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## Understanding why we can't bruteforce Sony's encryption

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### Understanding why we can't bruteforce Sony's encryption

I've seen several people ask why we can't just bruteforce the encryption Sony uses to sign their eboots. After all, if we could sign our homebrew eboots we would be able to hack any PSP regardless of firmware. The truth is... it's not feasible to brute force the encryption. Here's how SilverSpring explained it:
Now let's do some real maths.

If you have 16Byte keys the real number of combinations is 256^16 since each Byte can have 256 different values. Another way to think of it is 16Bytes equals 128bits, since each bit can have 2 different values the number of combinations is 2^128.

Either way, they both come up with the same result:
256^16 = 3.4x10^38
2^128 = 3.4x10^38

So just how big is this number?

Approximately 340,282,366,920,938,463,463,374,607,431,770,000,00 0.

To put things in perspective, the current generally accepted age of the universe is 13.7 billion years. In nanoseconds that is 4.3x10^26.

That is 430,000,000,000,000,000,000,000,000.

Now imagine you could check a combination each nanosecond (which you couldnt: assuming it takes one cycle to execute each instruction on the psp, it actually takes a few cycles, even running at 333MHz would take around 3ns to execute each instruction).

So if you started from the begininning of creation and checked one combination each nanosecond until the present day, you would have only bruteforced a little over 88 bits, thats 11 bytes !

source

If you're unable to comprehend the math used above, just know it would take several billion years with our current technology to bruteforce the encryption unless something gets leaked from Sony.
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Organized_Chaos

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### Re: Understanding why we can't bruteforce Sony's encryption

i love that example. i link to it every time someone asks why we dont use brute force
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ultimakillz
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### Re: Understanding why we can't bruteforce Sony's encryption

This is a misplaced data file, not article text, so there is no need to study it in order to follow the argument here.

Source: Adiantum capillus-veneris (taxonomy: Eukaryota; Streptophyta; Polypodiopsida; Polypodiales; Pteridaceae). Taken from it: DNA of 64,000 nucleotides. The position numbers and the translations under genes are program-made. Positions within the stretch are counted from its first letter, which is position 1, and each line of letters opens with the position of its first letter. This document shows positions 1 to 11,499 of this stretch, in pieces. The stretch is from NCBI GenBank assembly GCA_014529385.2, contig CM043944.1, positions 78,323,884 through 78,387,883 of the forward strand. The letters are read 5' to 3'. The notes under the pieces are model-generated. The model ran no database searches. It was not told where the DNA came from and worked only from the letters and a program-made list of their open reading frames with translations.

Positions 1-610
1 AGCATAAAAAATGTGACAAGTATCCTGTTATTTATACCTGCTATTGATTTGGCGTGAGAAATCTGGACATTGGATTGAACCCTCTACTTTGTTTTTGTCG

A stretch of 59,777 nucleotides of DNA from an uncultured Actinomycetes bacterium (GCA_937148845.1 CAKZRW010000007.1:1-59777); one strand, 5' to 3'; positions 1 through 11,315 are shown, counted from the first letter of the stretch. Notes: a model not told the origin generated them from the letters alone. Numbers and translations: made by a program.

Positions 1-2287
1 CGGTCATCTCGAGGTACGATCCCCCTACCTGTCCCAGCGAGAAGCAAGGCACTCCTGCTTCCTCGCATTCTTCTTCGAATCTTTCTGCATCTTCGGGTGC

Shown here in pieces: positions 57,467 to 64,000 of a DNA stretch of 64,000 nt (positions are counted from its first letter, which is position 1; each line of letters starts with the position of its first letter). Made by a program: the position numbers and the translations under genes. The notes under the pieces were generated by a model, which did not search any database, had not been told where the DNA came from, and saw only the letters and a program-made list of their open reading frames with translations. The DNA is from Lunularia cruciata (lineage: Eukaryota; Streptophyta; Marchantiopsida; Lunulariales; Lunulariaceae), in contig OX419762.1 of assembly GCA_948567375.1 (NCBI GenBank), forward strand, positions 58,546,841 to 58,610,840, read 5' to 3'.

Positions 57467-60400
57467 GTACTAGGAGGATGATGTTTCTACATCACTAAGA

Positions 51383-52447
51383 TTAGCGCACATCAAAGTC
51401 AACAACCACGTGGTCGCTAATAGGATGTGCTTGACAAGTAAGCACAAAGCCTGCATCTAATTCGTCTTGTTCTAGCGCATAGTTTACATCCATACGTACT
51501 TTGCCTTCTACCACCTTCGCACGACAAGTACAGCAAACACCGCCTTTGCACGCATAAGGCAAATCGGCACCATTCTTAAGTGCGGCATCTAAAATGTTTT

Same here. Just a few days ago, someone asked... and I couldn't find that example. Well I finally found it today so I posted it here so I can always find it.
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Organized_Chaos

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### Re: Understanding why we can't bruteforce Sony's encryption

When you see numbers bigger than 10^20, just forget it.
I wanna lots of mov al,0xb

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m0skit0
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### Re: Understanding why we can't bruteforce Sony's encryption

In 2008, we are 6.709.132.764 people in the world...
if we divided our work, would result in:

340,282,366,920,938,463,463,374,607,431,770,000,000 / 6,709,132,764 = 50,719,277,571,437,020,300,910,922,237.903

We can only hope that humanity is increased.
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tbg

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### Re: Understanding why we can't bruteforce Sony's encryption

m0skit0 wrote:When you see numbers bigger than 10^20, just forget it.

Or when you get the an error in the calculator.
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tbg

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### Re: Understanding why we can't bruteforce Sony's encryption

tbg wrote:
m0skit0 wrote:When you see numbers bigger than 10^20, just forget it.

Or when you get the an error in the calculator.

That doesn't work on most newer calculators, my scientific calculator can go up to a max of 9.999999999 x 10^99.
Still, a good way to tell people to give up on brute forcing the encryption, although most still ignore it. Even back on advancedpsp there were some suggesting people split it up with different people doing it to speed it up, doesn't do very much when the numbers are that big.
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Nymphaea
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### Re: Understanding why we can't bruteforce Sony's encryption

Organized_Chaos wrote:If you're unable to comprehend the math used above, just know it would take several billion years with our current technology to bruteforce the encryption unless something gets leaked from Sony.

Let's look up Sony employees and become their friends!!! :3
Nathaniell

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### Re: Understanding why we can't bruteforce Sony's encryption

We can also call Sony and ask them to give us the key ...
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tbg

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### Re: Understanding why we can't bruteforce Sony's encryption

Maybe we can a team and do a "mission impossible" to steal it from Sony's vault...
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